The G20 Meeting of Foreign Affairs Ministers concluded in Buenos Aires with a press conference by the foreign ministers of Argentina, Germany and Japan, the member countries that make up the G20 troika.
Foreign ministers Jorge Faurie of Argentina, Heiko Maas of Germany and Taro Kono of Japan agreed in highlighting the importance of multilateralism.
“We all agreed that it is best to have and to maintain multilateralism,” said Faurie, stating that the discussions allowed the group to “visualize the status of a changing world with significant challenges, particularly those relating to the technological revolution.” He added that “multilateral institutions must respond,” and that “the G20 must make progress to improve people’s lives.”
Maas indicated that the rejection of protectionism and the promotion of a rules-based system – issues promoted by last year’s German G20 – remain on the G20 agenda. On the responsibilities of the forum, he stated that “multilateralism is under pressure; we therefore consider it very important that the G20 provide responses.”
“It is important to further strengthen growth in the world by advancing free trade and innovation,” said Kono. “We will hold discussions with a view to realizing an inclusive and sustainable international society,” he added.
Over the course of two days at San Martín Palace in Buenos Aires, foreign ministers addressed issues such as global governance and the role of international institutions. There was broad support for the three priorities chosen by the Argentine G20 presidency for 2018: the future of work, infrastructure for development and a sustainable food future. The ministers also supported the Argentine presidency’s placing of development at the centre of the G20 agenda and agreed that G20 policies must be people-focused. Gender, anti-corruption, and the 2030 Agenda as it relates to development, were also discussed.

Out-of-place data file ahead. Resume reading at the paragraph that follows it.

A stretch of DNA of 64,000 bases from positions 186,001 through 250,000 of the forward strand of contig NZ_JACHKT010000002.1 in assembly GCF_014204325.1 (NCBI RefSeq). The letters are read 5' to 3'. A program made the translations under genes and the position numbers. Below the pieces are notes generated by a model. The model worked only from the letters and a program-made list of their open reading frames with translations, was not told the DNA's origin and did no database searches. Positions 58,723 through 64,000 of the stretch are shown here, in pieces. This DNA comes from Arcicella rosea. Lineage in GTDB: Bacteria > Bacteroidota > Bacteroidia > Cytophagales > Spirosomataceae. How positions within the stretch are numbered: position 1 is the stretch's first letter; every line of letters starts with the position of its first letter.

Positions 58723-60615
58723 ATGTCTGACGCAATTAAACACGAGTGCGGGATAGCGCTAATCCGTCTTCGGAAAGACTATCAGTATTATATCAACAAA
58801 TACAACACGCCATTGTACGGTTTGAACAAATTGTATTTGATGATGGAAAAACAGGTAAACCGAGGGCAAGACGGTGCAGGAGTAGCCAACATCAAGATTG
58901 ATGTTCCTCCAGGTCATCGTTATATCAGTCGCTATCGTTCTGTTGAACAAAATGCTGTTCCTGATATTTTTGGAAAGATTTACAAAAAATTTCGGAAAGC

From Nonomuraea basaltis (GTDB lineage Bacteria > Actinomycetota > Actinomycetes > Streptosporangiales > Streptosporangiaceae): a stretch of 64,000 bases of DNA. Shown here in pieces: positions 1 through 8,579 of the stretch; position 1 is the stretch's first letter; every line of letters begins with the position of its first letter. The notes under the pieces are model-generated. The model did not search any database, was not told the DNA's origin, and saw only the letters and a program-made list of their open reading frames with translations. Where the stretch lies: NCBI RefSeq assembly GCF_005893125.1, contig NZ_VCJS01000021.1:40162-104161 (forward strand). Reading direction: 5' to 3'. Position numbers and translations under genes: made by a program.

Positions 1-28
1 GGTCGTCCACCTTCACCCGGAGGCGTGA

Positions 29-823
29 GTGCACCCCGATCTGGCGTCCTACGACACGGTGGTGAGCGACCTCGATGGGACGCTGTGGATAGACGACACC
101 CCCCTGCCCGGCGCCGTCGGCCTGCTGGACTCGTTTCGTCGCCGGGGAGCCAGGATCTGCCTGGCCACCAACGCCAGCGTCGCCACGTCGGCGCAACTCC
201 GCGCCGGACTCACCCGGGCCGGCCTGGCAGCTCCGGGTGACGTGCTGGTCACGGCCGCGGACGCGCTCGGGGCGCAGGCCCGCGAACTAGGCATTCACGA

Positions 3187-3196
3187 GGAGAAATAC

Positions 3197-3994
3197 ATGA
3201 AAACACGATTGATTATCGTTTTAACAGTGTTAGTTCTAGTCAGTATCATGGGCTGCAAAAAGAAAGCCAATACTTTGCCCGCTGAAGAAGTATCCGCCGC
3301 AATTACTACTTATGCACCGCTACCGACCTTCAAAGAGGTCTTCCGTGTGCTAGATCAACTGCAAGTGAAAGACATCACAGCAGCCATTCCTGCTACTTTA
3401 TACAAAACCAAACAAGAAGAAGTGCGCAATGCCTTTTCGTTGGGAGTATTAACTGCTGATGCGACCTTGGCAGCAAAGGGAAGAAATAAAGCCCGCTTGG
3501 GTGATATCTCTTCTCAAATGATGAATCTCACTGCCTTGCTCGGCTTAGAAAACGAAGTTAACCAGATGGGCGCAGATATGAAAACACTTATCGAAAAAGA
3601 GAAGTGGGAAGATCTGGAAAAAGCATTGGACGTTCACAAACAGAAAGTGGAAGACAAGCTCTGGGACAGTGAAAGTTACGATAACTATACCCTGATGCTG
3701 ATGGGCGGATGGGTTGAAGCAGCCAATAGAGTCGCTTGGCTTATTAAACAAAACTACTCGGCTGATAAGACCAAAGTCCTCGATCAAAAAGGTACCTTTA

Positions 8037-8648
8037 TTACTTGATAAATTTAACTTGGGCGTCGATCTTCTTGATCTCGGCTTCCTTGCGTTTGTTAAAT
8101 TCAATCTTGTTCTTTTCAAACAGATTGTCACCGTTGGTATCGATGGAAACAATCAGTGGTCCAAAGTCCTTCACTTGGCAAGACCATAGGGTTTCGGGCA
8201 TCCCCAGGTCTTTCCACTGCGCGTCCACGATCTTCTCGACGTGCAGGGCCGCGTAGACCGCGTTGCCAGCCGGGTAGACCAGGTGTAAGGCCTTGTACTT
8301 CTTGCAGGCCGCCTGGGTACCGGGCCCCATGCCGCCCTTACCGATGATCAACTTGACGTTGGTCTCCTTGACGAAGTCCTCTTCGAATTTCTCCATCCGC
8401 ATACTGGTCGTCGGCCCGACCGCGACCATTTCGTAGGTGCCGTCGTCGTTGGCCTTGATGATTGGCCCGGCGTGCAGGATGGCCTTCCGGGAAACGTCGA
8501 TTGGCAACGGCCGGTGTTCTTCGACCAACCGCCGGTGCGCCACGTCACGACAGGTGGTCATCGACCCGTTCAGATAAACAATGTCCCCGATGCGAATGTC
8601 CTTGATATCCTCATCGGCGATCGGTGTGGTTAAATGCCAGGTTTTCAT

In addition to Faurie, Maas and Kono, ministers present at the meeting included Wang Yi, Minister of Foreign Affairs of China; Julie Bishop, Minister for Foreign Affairs of Australia; Luis Videgaray Caso, Secretary of Foreign Relations of Mexico; Angelino Alfano, Minister of Foreign Affairs & International Cooperation of Italy; and Boris Johnson, Secretary of State for Foreign & Commonwealth Affairs of the United Kingdom. Deputy Secretary of State of the United States, John J. Sullivan, attended on behalf of Secretary of State, Mike Pompeo.
As is common at these types of events, ministers have been holding bilateral talks in Buenos Aires in parallel to the G20 meeting at San Martín Palace.
About the meeting
This G20 meeting of foreign ministers is the first such gathering since Bonn, Germany, in February 2017, and only the third in the history of the G20 (the first was at Los Cabos, Mexico in 2012). It is also the third ministerial meeting of the Argentine G20, after the first two meetings of finance ministers and central bank governors in March and April this year.